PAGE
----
Trump campaign chair's ties to Russia 'a grave counterintelligence threat': bipartisan Senate report
'Breathtaking level of contacts' between Trump officials, Russian operatives, top Democrat says
Former Donald Trump campaign chairman Paul Manafort collaborated with Russians before, during and after the 2016 U.S. election that pitted Republican Trump against Democrat Hillary Clinton, a Senate intelligence committee report said on Tuesday.
The panel found Manafort's role and proximity to then-candidate Trump created opportunities for Russian intelligence, saying his "high-level access and willingness to share information with individuals closely affiliated with the Russian intelligence services … represented a grave counterintelligence threat."
The individuals mentioned are Konstantin Kilimnik — identified unequivocally as a Russian intelligence agent — and Oleg Deripaska, an oligarch close to Russian President Vladimir Putin. Manafort had established relationships with both men through his consulting work in Eastern Europe prior to the Trump campaign.
As with previous criminal investigations and Robert Mueller's special counsel report, the Senate committee examined contacts between Manafort and Kilimnik, including the communication of Trump campaign polling data "on numerous occasions."
"The committee was unable to reliably determine why Manafort shared sensitive internal polling data or campaign strategy with Kilimnik or with whom Kilimnik further shared that information," said the report.
Read the final volume of the Senate report:
After the November 2016 vote won by Trump, Manafort is accused in the report of working with both Deripaska and Kilimnik "on narratives that sought to undermine evidence that Russia interfered in the 2016 U.S. election."
Manafort was convicted and sentenced to prison in 2019 for various offences but has since been released to serve his sentence in home confinement due to COVID-19 concerns.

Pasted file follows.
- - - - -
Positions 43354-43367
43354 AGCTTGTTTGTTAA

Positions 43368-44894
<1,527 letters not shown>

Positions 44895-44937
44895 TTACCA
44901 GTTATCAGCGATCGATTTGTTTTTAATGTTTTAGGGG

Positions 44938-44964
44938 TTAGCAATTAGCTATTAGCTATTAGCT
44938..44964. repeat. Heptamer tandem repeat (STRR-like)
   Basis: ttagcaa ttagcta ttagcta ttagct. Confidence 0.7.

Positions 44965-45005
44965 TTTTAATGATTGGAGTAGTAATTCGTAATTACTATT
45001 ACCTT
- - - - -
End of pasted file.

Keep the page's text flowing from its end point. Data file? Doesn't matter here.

The assessments were contained in the fifth and final chapter of the Republican-led Senate intelligence committee's report on its three-and-a-half-year probe of allegations that Russia sought to help Trump defeat Clinton.
Stone in contact with WikiLeaks
Democratic Sen. Mark Warner of Virginia, vice-chair of the committee, said in a statement that the report detailed "a breathtaking level of contacts between Trump officials and Russian government operatives that is a very real counterintelligence threat to our elections."
Previous chapters have ratified U.S. spy agencies' findings, made public in January 2017, that Russia had sought to help Trump in 2016 by denigrating Clinton and harming her presidency if she did prevail.
The last chapter of the committee report, released as Trump prepares to face off against Joe Biden in the 2020 election, is likely to be the most definitive public account of the 2016 election controversy.
Trump has previously not rejected the idea of accepting foreign help in this year's campaign. Traditionally anyone involved in a campaign is expected to report to the FBI any suspected attempts by foreign actors to meddle in a presidential election.
The report also said the WikiLeaks website played a key role in Russia's effort to influence the election in favour of Trump and likely knew it was assisting Russian intelligence.
Founded by Julian Assange, WikiLeaks published thousands of emails hacked from Clinton's campaign and a top campaign aide in the weeks before the 2016 election, yielding a drum beat of negative coverage about the Democrat.
As Russian military intelligence and WikiLeaks released the hacked documents, the report said Trump's campaign sought advance notice, devised messaging strategies to amplify them "and encouraged further theft of information and … leaks."